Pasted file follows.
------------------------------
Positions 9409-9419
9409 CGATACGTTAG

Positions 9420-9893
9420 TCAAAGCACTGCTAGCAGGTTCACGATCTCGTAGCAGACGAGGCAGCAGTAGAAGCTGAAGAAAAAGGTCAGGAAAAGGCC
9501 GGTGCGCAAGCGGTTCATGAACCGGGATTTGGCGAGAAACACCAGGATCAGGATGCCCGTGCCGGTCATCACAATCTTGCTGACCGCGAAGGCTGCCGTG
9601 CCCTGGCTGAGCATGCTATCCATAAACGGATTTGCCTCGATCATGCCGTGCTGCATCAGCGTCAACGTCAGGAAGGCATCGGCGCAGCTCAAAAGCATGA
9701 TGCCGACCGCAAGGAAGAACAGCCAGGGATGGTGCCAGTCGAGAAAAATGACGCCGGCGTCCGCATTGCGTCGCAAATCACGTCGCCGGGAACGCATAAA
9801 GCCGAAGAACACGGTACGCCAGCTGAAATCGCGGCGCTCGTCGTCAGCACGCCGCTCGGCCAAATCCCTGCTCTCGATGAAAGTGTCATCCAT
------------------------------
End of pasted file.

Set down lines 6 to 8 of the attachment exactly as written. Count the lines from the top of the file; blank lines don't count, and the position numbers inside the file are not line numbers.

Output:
9601 CCCTGGCTGAGCATGCTATCCATAAACGGATTTGCCTCGATCATGCCGTGCTGCATCAGCGTCAACGTCAGGAAGGCATCGGCGCAGCTCAAAAGCATGA
9701 TGCCGACCGCAAGGAAGAACAGCCAGGGATGGTGCCAGTCGAGAAAAATGACGCCGGCGTCCGCATTGCGTCGCAAATCACGTCGCCGGGAACGCATAAA
9801 GCCGAAGAACACGGTACGCCAGCTGAAATCGCGGCGCTCGTCGTCAGCACGCCGCTCGGCCAAATCCCTGCTCTCGATGAAAGTGTCATCCAT